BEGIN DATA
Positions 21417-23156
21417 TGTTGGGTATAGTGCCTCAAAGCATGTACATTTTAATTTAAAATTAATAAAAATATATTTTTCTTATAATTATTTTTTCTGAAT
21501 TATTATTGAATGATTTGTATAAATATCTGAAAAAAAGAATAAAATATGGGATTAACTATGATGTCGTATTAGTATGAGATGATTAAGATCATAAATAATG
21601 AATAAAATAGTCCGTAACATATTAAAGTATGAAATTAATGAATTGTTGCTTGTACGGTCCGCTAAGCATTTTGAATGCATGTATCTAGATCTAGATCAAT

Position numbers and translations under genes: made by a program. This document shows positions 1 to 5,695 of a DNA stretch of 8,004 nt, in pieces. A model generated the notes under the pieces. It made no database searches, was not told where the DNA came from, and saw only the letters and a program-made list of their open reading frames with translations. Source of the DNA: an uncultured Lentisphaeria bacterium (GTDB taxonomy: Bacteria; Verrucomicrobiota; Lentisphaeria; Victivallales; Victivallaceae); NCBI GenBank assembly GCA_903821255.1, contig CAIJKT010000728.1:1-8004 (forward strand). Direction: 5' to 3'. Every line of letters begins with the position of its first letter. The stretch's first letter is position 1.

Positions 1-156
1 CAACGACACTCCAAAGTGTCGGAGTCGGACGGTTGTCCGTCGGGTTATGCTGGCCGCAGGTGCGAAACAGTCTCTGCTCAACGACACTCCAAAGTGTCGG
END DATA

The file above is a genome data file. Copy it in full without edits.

Positions 21417-23156
21417 TGTTGGGTATAGTGCCTCAAAGCATGTACATTTTAATTTAAAATTAATAAAAATATATTTTTCTTATAATTATTTTTTCTGAAT
21501 TATTATTGAATGATTTGTATAAATATCTGAAAAAAAGAATAAAATATGGGATTAACTATGATGTCGTATTAGTATGAGATGATTAAGATCATAAATAATG
21601 AATAAAATAGTCCGTAACATATTAAAGTATGAAATTAATGAATTGTTGCTTGTACGGTCCGCTAAGCATTTTGAATGCATGTATCTAGATCTAGATCAAT

Position numbers and translations under genes: made by a program. This document shows positions 1 to 5,695 of a DNA stretch of 8,004 nt, in pieces. A model generated the notes under the pieces. It made no database searches, was not told where the DNA came from, and saw only the letters and a program-made list of their open reading frames with translations. Source of the DNA: an uncultured Lentisphaeria bacterium (GTDB taxonomy: Bacteria; Verrucomicrobiota; Lentisphaeria; Victivallales; Victivallaceae); NCBI GenBank assembly GCA_903821255.1, contig CAIJKT010000728.1:1-8004 (forward strand). Direction: 5' to 3'. Every line of letters begins with the position of its first letter. The stretch's first letter is position 1.

Positions 1-156
1 CAACGACACTCCAAAGTGTCGGAGTCGGACGGTTGTCCGTCGGGTTATGCTGGCCGCAGGTGCGAAACAGTCTCTGCTCAACGACACTCCAAAGTGTCGG